I knew the man, and knew iis nature mild, And was his plaything often when a child; But somewhat at that woment pinch'd him close, *Ise he was seldom bitter or morose.

EPISTLE TO JOSEPH HILL, ESQ. 353
Perhaps his confidence just then betray'd,
His grief might prompt him with the speech he made ;
Perhaps 'twas mere good-humour gave it birth.
The harmless play of pleasantry and mirth.
Howe'er it was, his language, in my mind,
Bespoke at least a man that knew mankind.

But not to moralize too much, and strain
To prove an evil of which all complain
(I hate long arguments verbosely spun)
One story more, dear Hill, and I have done.
Once on a time, an emperor, a wise man,
No matter where, in China or Japan,
Decreed, that whosoever should offend
• Against the well-known duties of a friend,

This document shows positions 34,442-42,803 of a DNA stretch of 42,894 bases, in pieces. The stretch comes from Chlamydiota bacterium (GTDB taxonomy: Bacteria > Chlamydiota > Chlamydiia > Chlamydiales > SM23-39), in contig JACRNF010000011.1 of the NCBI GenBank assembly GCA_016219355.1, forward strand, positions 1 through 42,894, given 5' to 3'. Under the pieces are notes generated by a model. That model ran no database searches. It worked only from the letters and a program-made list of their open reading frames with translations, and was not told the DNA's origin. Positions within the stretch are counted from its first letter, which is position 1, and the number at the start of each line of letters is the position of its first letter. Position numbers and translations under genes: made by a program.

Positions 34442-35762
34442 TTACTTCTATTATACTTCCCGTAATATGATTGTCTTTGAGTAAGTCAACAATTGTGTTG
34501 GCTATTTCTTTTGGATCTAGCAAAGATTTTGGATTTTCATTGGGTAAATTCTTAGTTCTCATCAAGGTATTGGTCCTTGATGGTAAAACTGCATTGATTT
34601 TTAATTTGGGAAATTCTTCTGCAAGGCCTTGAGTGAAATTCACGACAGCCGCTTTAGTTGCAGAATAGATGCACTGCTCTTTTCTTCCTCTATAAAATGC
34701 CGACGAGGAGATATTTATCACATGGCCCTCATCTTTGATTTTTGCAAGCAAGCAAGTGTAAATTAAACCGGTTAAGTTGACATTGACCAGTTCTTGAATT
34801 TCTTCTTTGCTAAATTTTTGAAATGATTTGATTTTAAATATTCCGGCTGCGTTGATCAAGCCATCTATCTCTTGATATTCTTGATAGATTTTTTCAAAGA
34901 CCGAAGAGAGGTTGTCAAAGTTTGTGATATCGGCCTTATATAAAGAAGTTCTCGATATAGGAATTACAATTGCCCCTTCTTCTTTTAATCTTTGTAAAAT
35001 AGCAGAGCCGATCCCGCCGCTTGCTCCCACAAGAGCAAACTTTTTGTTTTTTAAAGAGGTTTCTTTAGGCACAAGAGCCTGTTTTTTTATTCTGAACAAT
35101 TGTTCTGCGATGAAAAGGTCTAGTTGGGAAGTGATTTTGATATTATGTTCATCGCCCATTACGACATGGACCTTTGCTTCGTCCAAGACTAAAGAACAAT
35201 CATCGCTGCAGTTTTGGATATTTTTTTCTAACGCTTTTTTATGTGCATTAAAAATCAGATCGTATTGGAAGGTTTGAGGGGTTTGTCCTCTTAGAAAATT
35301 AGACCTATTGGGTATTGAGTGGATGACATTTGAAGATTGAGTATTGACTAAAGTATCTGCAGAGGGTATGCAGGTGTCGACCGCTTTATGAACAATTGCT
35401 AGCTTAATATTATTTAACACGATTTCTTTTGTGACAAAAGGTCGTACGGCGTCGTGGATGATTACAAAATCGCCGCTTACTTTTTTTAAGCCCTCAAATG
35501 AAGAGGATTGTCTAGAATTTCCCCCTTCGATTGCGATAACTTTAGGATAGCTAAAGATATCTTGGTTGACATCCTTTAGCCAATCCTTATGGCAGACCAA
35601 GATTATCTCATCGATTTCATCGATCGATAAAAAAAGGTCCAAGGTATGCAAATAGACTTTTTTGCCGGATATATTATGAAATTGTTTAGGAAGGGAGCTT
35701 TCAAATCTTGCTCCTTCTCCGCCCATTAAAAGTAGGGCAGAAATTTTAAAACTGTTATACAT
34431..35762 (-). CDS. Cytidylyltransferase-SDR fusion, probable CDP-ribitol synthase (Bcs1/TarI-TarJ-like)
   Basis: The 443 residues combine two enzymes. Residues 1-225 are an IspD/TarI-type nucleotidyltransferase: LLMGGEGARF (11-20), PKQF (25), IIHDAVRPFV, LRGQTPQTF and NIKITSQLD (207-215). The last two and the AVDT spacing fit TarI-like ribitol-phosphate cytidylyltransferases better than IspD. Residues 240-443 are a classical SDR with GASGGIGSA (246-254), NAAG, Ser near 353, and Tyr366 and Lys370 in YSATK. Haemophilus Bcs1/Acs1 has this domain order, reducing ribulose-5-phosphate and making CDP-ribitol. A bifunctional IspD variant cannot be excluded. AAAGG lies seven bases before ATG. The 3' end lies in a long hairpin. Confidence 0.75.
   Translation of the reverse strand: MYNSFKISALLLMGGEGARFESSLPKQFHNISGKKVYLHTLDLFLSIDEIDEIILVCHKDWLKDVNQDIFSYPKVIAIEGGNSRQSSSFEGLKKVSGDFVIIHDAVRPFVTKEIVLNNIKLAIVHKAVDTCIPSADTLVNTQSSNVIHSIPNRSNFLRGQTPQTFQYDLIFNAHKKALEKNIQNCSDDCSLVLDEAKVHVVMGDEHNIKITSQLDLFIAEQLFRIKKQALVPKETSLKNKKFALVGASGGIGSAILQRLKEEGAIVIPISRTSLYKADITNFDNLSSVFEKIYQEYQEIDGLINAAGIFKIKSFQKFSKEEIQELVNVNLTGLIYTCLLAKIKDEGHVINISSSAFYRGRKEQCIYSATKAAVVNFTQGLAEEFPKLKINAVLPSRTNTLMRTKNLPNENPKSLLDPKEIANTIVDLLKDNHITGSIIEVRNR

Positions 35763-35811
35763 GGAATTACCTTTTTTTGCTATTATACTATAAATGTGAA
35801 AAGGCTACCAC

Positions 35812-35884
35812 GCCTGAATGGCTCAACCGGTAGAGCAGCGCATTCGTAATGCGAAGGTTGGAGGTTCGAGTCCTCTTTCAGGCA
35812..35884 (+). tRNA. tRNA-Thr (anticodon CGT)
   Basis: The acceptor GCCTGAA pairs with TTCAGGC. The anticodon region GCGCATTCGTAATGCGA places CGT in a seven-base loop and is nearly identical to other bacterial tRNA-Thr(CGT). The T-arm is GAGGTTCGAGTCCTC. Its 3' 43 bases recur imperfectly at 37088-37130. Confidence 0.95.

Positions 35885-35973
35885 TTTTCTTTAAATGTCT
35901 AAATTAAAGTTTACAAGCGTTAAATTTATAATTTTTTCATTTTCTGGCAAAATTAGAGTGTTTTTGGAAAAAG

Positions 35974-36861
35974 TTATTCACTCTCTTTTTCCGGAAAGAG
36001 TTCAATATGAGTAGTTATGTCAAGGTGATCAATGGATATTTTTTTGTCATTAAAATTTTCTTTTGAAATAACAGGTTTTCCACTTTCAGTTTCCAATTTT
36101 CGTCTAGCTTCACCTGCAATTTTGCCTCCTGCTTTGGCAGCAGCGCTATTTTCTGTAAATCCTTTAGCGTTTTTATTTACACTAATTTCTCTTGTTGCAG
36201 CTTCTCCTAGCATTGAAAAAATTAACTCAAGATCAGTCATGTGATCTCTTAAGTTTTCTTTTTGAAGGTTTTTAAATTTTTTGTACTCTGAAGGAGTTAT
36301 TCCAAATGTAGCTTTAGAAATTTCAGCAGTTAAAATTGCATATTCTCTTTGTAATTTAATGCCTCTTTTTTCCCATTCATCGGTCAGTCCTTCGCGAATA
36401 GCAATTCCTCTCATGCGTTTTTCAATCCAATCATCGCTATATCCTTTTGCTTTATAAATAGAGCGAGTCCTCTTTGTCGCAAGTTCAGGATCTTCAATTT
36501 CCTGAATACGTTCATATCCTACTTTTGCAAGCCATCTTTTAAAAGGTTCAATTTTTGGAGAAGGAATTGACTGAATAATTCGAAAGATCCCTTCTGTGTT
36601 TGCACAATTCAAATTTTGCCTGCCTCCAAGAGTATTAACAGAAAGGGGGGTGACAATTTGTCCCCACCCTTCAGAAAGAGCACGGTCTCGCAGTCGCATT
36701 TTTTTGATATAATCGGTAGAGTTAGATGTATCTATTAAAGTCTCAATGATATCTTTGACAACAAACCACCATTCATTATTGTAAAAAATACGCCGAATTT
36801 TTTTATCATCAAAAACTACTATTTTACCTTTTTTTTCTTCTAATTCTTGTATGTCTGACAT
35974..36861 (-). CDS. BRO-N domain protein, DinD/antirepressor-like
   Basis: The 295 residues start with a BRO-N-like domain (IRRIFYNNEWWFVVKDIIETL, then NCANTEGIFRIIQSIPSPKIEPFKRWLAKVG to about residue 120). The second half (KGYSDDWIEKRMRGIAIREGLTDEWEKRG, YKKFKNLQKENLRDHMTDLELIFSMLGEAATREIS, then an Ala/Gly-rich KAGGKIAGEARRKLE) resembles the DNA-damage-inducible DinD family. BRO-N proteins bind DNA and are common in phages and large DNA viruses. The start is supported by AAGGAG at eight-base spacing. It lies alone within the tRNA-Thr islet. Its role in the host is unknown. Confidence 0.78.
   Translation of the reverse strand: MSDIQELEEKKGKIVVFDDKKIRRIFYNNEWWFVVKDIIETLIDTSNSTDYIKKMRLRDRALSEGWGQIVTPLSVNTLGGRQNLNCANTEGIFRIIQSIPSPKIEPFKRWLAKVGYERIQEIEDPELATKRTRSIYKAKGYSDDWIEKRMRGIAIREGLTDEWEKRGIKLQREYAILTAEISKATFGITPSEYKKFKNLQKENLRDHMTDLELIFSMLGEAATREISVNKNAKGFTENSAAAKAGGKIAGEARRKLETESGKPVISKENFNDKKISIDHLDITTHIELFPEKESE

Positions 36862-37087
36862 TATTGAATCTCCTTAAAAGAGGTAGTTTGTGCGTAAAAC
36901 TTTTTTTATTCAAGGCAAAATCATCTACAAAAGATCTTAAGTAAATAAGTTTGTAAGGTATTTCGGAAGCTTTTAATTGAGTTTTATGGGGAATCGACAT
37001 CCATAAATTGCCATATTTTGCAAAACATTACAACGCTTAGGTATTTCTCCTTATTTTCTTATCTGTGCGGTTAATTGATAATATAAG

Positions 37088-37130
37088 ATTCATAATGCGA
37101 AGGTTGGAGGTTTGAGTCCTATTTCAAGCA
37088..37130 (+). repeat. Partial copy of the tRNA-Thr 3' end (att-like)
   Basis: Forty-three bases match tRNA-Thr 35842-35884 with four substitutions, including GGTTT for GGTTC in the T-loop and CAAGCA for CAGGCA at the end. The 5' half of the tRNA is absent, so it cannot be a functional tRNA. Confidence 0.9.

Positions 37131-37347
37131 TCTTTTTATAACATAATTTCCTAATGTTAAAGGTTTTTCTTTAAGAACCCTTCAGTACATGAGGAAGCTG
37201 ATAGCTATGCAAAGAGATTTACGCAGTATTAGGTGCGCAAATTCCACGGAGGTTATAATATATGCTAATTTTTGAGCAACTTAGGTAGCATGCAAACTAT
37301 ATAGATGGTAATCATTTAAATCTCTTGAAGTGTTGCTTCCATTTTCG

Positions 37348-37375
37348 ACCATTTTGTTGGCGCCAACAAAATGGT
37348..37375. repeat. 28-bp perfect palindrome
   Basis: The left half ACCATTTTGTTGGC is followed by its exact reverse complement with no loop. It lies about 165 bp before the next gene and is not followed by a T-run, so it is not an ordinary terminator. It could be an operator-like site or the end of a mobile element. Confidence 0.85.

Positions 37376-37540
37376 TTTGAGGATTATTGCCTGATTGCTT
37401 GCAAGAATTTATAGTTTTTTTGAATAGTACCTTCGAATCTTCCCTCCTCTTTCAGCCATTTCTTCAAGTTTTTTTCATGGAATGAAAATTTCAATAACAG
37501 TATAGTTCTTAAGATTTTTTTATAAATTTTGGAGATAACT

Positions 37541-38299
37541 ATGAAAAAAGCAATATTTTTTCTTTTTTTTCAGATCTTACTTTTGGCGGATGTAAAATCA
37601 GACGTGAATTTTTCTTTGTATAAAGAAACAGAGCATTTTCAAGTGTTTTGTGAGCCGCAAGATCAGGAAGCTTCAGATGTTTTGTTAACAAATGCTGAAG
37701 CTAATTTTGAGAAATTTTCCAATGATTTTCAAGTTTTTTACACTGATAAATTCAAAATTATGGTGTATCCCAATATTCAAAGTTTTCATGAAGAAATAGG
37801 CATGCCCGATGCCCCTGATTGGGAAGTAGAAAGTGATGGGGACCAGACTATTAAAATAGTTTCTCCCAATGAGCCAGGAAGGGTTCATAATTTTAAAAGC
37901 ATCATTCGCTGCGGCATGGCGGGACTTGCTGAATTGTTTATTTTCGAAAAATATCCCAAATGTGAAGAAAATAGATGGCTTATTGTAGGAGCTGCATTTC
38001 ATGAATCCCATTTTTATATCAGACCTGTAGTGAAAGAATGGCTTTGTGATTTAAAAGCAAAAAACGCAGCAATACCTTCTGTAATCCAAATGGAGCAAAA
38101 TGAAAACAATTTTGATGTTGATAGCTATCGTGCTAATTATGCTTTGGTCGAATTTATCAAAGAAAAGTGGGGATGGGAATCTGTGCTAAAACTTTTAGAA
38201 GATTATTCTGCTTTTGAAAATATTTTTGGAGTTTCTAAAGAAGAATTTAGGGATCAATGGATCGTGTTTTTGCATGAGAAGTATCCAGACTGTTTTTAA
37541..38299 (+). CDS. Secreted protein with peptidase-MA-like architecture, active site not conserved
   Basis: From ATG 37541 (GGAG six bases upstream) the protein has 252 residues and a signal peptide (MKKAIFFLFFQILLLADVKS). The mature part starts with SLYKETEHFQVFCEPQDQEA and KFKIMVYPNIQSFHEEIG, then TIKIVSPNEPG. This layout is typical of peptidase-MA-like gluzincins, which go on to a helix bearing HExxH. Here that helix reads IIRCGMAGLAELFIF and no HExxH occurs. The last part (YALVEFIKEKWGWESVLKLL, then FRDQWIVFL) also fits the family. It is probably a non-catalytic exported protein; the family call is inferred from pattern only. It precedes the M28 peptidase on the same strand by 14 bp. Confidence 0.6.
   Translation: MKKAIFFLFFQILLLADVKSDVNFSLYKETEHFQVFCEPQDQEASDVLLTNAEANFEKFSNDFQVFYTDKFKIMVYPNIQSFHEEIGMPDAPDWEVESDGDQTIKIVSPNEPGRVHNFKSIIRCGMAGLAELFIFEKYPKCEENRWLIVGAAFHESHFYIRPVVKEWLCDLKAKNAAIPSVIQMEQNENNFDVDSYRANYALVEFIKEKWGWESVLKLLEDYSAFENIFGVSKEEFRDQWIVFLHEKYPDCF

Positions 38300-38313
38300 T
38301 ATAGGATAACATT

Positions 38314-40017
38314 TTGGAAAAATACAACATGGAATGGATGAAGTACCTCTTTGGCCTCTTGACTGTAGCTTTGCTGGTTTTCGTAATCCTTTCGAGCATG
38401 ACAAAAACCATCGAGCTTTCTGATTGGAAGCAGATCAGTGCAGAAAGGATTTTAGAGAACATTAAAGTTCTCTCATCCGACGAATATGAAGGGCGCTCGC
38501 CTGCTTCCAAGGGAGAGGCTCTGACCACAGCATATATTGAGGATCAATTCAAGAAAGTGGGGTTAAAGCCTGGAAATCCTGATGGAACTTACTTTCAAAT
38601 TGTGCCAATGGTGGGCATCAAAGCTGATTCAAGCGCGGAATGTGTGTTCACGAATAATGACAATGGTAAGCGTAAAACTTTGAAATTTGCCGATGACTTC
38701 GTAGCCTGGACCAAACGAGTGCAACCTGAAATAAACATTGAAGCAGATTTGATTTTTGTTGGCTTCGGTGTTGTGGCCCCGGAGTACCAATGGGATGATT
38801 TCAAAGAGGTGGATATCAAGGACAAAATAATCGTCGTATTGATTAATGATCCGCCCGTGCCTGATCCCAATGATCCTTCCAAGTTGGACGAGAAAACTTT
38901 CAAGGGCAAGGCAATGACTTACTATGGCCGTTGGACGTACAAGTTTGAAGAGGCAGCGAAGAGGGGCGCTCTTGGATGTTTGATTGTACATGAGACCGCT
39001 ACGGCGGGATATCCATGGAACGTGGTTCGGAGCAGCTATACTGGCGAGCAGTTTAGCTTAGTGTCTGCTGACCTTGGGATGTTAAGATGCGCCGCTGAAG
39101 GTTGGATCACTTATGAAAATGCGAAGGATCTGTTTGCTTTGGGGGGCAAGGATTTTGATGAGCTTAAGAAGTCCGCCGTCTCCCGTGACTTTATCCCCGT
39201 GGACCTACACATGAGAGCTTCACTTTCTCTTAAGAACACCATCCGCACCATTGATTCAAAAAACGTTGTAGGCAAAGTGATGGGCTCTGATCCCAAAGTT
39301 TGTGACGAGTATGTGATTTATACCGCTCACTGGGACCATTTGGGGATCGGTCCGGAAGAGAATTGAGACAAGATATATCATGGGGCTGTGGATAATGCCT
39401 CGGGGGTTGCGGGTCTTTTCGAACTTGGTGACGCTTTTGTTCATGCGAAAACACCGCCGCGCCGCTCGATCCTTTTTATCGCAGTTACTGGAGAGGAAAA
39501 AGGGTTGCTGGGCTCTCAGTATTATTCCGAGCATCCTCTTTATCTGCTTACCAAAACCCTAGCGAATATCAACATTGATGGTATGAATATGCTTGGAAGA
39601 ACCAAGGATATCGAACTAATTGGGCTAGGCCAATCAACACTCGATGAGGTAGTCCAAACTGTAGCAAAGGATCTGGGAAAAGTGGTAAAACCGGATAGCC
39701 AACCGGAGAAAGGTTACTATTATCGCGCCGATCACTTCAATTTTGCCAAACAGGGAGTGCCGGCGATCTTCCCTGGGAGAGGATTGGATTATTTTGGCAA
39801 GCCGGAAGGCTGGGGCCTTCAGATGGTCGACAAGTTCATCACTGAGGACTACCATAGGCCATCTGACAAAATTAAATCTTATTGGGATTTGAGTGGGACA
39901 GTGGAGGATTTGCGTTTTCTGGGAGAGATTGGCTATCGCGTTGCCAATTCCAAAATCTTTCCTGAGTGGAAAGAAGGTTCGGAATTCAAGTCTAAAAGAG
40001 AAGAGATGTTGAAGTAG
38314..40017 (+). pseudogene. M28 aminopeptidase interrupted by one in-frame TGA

Convicted once should ever after wear
But half a coat, and shew his bosom bare,
The punishment importing this no doubt,
That all was naught within, and all found out.

O happy Britain! we have not to fear
Such hard and arbitrary measure here ;
Else, could a law, like that which I relate,
Once have the sanction of orr triple state,
Some few, that I have known in days of old,
Would run most dreadful risk of catching cold ;
While you, my friend, whatever wind should blow
Might traverse England safely to and fro,
An honest man close button'd to the chin,
Szoad cloth without, and a warm heart within.